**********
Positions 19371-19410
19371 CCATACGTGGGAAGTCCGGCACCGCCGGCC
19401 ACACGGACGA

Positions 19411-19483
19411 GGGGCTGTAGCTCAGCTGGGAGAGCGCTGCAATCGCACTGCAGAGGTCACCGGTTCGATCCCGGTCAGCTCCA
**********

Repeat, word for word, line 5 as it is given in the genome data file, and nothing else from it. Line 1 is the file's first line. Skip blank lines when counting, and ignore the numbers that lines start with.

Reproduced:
19411 GGGGCTGTAGCTCAGCTGGGAGAGCGCTGCAATCGCACTGCAGAGGTCACCGGTTCGATCCCGGTCAGCTCCA